Workflow for Research Archives

cropped-410px-the_house_of_mirth_page_of_original_manuscript_edith_wharton1.jpgSome good recent  posts talk about how to organize your workflow for working in a research archive.

From 2013, Dan Royles on Digital Workflows for the archive at ProfHacker:

http://chronicle.com/blogs/profhacker/digital-workflows-for-the-archives/53505

Jessica Parr at Early Americanists: http://earlyamericanists.com/2015/07/07/making-the-most-of-your-time-in-the-archives-research-technology/?

Both these posts list some good apps as part of the discussion, so check them out.

Since I just returned from a trip to a research archive, here are a few tips, not entirely digital, that I wish I’d thought of earlier.

1. Keep a research log so you know what materials you were working with and when. I used to keep this on a yellow pad (in pencil of course) but have mostly switched to a Word document. It’s in two parts:

One part of the log–the part I still keep on paper–is the list of what boxes I ordered; when I ordered them and the date I ordered them for, since they have to be ordered in advance; and when I returned them. It was just plain easier to see this on a paper pad with returned materials crossed out.

The main part is a running list in a Word document of what I am looking at during the visit: which folders and boxes, generally informal notes about what I’m finding, etc.  Since I had been to this archive before, I was able to look at the log I recorded last time, which saved time when reading the folders.

2. Keep a transcription and notes page for each box as you’re working on it. For some of these, a transcription or notation already existed from the previous visit; I just had to photograph the materials.

This may seem obvious, but when you get home, you may not–in fact, probably won’t–remember whether you looked at Folder 754 and not 755 unless you write it down.  You’ll wonder (or I have), “Did I skip this one, or did it not have anything useful for the project?” Taking a moment to note your impressions will save frustration in the long run. I also wrote down whether I photographed a folder or not.

3. Photograph all the things.  Again, it seems obvious, but it’s a lot faster to photograph items than to read them, especially if you’re short on time.  When in doubt, take a picture.

If you don’t develop a record-keeping system, though, you’ll be lost.

Both Royles and Parr suggest using your phone and TurboScan to record images.  I tried TurboScan but ended up using a camera instead, despite the TurboScan benefits.  Why?

  1. TurboScan was slower than a camera, which may be because I have an older iPhone.
  2. The images weren’t as sharp as I needed (especially for pencil marks).
  3. It would take more time to type in the filenames on the phone’s tiny screen, email the images to myself or upload them to Dropbox, etc., than I wanted to spend.

Using the camera let me take sharp images, which I then downloaded in batches.

4. Organize the photographs to match the archive’s box & folder scheme . After downloading a batch of photos to the Macbook, I moved them immediately from Dropbox’s Camera Uploads folder to Folders named for the box & folder numbers I was working on.  I could then rename the files at leisure, if necessary, which I’ve done some of since I returned from the trip.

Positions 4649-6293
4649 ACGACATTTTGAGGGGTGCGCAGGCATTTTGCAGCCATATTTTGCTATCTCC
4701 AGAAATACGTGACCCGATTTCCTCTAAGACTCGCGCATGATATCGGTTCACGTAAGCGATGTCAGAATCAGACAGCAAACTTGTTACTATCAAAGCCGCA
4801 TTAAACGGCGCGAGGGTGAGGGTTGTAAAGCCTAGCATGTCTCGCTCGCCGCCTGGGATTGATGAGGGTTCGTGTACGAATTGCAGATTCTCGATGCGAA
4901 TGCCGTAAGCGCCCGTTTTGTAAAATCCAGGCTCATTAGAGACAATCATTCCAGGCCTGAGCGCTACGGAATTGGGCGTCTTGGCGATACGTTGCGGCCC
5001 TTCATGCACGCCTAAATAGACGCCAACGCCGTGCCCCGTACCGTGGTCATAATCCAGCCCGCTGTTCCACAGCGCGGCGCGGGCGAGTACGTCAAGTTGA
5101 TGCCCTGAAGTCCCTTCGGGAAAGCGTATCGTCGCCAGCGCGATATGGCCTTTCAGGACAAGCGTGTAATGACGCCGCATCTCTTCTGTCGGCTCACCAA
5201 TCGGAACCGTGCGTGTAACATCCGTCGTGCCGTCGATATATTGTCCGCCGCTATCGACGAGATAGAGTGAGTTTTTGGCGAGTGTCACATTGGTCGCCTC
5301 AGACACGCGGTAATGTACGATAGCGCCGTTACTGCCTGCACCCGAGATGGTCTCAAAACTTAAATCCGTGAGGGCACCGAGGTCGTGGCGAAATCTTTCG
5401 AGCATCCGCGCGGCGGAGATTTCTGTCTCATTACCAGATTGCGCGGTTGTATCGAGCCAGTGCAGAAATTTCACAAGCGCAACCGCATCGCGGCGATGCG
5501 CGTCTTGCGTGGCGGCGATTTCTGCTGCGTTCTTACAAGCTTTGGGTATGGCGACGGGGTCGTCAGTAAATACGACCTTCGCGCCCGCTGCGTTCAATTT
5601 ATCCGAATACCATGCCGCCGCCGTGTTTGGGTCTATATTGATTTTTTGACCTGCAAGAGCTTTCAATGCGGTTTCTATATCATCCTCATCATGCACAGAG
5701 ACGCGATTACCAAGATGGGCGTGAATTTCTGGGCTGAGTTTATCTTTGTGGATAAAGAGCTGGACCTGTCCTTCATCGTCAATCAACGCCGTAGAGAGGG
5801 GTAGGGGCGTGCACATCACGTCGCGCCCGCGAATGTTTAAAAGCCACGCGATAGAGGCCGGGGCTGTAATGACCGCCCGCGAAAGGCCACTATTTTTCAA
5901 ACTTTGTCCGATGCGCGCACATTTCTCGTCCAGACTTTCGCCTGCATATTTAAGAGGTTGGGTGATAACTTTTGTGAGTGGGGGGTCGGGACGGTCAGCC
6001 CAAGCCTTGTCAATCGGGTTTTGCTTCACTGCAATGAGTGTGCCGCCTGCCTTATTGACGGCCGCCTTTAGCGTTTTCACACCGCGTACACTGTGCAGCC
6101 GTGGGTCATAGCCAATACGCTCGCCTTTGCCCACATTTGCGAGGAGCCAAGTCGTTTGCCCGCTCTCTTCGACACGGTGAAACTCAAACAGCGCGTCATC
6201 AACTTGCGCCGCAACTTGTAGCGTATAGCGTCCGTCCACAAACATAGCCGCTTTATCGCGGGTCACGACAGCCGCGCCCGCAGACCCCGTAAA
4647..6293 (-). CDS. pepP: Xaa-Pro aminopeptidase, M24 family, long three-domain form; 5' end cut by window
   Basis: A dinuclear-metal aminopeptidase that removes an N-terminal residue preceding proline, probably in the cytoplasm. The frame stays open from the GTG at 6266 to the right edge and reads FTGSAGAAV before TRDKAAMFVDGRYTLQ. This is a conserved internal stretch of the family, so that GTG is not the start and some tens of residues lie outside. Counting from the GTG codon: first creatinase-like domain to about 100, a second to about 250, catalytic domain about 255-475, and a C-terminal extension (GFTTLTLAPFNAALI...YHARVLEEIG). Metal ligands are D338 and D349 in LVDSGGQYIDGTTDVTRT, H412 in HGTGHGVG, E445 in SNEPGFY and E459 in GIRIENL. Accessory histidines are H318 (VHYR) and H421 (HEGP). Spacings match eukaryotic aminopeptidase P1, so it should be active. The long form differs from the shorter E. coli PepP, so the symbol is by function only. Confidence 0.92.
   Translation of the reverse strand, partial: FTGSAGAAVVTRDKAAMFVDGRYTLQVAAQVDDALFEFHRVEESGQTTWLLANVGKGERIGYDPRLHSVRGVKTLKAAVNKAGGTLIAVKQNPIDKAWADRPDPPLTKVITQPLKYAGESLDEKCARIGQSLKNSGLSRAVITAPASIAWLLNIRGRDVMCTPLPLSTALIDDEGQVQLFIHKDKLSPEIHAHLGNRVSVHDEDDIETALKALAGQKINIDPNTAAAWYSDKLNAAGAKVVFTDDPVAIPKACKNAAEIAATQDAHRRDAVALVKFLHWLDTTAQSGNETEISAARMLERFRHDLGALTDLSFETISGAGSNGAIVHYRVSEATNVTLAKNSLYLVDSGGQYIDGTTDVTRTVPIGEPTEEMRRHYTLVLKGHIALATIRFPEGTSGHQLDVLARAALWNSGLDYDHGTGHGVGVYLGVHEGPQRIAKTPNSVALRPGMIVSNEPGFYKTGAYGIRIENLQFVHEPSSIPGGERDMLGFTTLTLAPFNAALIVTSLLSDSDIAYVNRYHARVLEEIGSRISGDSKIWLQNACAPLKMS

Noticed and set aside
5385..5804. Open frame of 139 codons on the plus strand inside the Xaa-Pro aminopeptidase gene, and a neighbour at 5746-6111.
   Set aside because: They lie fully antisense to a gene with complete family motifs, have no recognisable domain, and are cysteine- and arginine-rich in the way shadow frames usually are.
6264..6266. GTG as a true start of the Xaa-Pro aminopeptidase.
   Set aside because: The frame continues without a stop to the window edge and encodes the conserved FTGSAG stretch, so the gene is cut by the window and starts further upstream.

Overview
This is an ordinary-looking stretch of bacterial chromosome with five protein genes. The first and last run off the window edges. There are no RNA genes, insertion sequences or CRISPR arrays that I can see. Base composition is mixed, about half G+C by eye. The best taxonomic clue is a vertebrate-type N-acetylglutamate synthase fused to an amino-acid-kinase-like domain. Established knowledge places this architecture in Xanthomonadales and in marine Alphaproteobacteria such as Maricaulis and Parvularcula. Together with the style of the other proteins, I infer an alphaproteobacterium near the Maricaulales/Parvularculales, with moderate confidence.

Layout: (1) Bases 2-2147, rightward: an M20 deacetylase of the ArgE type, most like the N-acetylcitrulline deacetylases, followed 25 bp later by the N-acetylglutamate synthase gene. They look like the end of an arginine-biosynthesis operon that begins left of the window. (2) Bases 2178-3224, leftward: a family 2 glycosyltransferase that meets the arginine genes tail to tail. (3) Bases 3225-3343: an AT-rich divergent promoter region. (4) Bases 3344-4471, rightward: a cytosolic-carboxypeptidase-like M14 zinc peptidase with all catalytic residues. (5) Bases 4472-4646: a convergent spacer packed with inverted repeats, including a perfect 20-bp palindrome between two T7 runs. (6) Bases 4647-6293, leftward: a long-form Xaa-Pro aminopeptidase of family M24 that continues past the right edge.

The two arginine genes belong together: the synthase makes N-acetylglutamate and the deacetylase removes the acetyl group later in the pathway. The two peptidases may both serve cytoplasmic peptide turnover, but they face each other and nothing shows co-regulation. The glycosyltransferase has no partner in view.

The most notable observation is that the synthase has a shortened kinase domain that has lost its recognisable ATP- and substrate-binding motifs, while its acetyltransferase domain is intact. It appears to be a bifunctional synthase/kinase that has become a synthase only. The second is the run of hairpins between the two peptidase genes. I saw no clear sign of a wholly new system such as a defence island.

Most of them have names like DSCN205-ew to jsmith 25-11-27 pg1.jpg for the first page of a letter from Edith Wharton to John Hugh-Smith written November 25, 1927, for example. Sometimes I make a notation about the work (Ethan Frome, House of Mirth). It’s not searchable, but I can find things in the folders by using the transcription and notes page.

folder example

The collection, box number, and folder number are all right in the picture.

5. Updated to add: put identifying information in the picture. It’s immensely helpful to have the box and folder number right in the image itself.  I used to write these on a piece of paper and then photograph the paper along with the document until I realized (finally!) that if I took a picture with the document top or side near the tab of the folder itself, that information would appear in the picture with no need to write the information on  a piece of paper. If I now lose track of where an image came from, there’s the box and folder number, right in the picture.

I want to keep refining the processes, so there might be an update post in the future. For example, I have premium Evernote, Zotero, iAnnotate, etc. but haven’t used them effectively for archive purposes, as Royles and Parr have done. For now, I’m happy to have the materials and to know that I can find things.

Frank Norris Studies and the Dreiser Newsletter now available online

Some years back, for the Howells Society site and the Frank Norris page, I compiled a list of Frank Norris Studies even though it was unfortunately not available.

Now it is!

Here’s the link to the complete run of Frank Norris Studies:

http://franknorrissociety.org/frank-norris-studies-1986-2004/

And here’s the link to the Dreiser Newsletter.There’s also an index.

http://www.dreisersociety.org/the-dreiser-newsletter.html

I will be the Frank Norris and Theodore Dreiser pages to reflect two good new resources,

Edith Wharton’s Favorite Novels (and The House of Mirth isn’t among them)